Skip to main content


Court of Appeals of Ohio,Fifth District, Stark County.


No. 1997CA00104.

Decided: February 02, 1998

Robert J. Tscholl, Canton, for appellant. Reminger & Reminger Co., L.P.A., and John D. Latchney, Cleveland, for appellees.

Appellee Canton Township Board of Trustees hired appellant Charles Merritt as the Canton Township zoning inspector on June 1, 1991.   Appellant held this position until January 2, 1996.   On that date, the trustees conducted an organizational meeting and voted not to rehire appellant as the zoning inspector.

Trustee Lou Ann Lehmiller stated on the record that she voted not to rehire appellant because he had issued a zoning permit to Stark Community Dispatch, a company that provides dispatch services for local fire departments, to operate in an area zoned rural residential.   After nearly three years of operation in the rural residential zone, Stark Community Dispatch filed an application for reclassification of property.   The Stark County Regional Planning Commission recommended approval of the proposed rezoning to the Canton Township Zoning Commission.

Appellant appealed his termination to the Stark County Court of Common Pleas on March 20, 1996.   Appellee moved for summary judgment, and appellant moved for partial summary judgment.   On March 12, 1997, the trial court issued a judgment entry granting appellee's motion for summary judgment and denying appellant's motion for partial summary judgment.

Appellant timely filed his notice of appeal and sets forth the following assignments of error:

“I. The Stark County Court of Common Pleas erred in granting appellee's motion for summary judgment as there is a material issue of fact regarding Mr. Merritt's liberty interest in continued employment by the Canton Township Board of Trustees.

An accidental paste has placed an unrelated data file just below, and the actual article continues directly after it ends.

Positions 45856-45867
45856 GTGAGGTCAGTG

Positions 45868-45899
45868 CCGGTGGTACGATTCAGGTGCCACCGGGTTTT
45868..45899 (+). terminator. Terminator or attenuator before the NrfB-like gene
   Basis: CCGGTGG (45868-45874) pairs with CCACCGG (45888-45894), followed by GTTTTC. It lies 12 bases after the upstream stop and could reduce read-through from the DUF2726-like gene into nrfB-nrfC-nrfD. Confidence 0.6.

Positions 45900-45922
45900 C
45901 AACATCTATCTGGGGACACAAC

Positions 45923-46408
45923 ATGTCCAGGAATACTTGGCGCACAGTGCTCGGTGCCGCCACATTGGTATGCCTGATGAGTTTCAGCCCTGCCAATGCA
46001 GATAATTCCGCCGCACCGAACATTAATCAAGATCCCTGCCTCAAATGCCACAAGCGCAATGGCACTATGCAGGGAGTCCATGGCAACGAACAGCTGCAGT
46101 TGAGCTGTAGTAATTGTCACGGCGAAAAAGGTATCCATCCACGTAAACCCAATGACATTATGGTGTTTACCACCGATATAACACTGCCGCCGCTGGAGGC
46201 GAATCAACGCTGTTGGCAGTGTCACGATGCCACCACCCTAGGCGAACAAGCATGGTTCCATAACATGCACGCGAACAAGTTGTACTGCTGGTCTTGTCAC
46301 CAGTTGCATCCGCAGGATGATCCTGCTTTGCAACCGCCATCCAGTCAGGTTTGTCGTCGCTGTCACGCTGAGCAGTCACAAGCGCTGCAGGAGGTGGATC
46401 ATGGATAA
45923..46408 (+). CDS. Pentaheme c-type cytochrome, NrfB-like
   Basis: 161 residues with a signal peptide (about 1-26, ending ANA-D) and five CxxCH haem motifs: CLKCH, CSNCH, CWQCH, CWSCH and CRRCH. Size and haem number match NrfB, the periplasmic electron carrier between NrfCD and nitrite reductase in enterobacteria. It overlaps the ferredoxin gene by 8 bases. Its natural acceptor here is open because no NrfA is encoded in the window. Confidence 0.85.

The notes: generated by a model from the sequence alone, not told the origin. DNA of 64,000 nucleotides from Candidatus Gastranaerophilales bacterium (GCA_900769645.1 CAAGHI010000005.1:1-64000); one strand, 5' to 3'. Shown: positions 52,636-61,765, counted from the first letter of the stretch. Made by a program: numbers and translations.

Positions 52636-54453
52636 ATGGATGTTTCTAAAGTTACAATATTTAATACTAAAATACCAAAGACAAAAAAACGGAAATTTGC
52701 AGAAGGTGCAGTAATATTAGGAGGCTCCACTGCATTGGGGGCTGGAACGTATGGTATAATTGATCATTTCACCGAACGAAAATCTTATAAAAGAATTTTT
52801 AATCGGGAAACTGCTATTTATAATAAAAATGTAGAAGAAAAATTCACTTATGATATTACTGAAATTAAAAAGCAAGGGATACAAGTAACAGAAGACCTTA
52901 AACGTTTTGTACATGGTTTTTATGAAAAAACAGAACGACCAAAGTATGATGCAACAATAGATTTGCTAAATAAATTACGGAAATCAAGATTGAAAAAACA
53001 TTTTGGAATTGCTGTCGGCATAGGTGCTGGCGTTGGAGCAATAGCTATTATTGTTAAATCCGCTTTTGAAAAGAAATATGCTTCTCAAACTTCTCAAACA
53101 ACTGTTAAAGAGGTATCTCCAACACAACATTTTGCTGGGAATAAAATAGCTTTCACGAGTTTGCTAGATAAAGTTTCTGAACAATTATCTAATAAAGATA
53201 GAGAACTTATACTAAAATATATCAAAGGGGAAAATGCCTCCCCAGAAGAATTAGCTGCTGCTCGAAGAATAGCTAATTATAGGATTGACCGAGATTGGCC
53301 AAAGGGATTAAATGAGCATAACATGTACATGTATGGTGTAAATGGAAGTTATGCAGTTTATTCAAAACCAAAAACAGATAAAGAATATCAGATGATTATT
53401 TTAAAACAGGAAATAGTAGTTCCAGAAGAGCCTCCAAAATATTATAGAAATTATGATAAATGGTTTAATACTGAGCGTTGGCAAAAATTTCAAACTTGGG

“II. The Stark County Court of Common Pleas erred in granting appellee's motion for summary judgment as there is a material issue of fact regarding whether Mr. Merritt's employment relationship was changed from an at-will relationship.”

Summary Judgment Standard

Summary judgment proceedings present the appellate court with the unique opportunity of reviewing the evidence in the same manner as the trial court.   Smiddy v. The Wedding Party, Inc. (1987), 30 Ohio St.3d 35, 36, 30 OBR 78, 78-79, 506 N.E.2d 212, 215.   Therefore, we must refer to Civ.R. 56, which provides:

“Summary judgment shall be rendered forthwith if the pleading, depositions, answers to interrogatories, written admissions, affidavits, transcripts of evidence in the pending case, and written stipulations of fact, if any, timely filed in the action, show that there is no genuine issue as to any material fact and that the  moving party is entitled to judgment as a matter of law.  * * * A summary judgment shall not be rendered unless it appears from such evidence or stipulation and only therefrom, that reasonable minds can come to but one conclusion and that conclusion is adverse to the party against whom the motion for summary judgment is made, such party being entitled to have the evidence or stipulation construed most strongly in his favor.”

Pursuant to this rule, a trial court may not enter summary judgment if it appears that a material fact is genuinely disputed.   The party moving for summary judgment bears the initial burden of informing the trial court of the basis for its motion and identifying those portions of the record that demonstrate the absence of a genuine issue of material fact.   The moving party may not make a conclusory assertion that the nonmoving party has no evidence to prove its case.   The moving party must specifically point to some evidence which demonstrates that the moving party cannot support its claim.   If the moving party satisfies this requirement, the burden shifts to the nonmoving party to set forth specific facts demonstrating that there is a genuine issue of material fact for trial.  Vahila v. Hall (1997), 77 Ohio St.3d 421, 429, 674 N.E.2d 1164, 1170-1171, citing Dresher v. Burt (1996), 75 Ohio St.3d 280, 662 N.E.2d 264.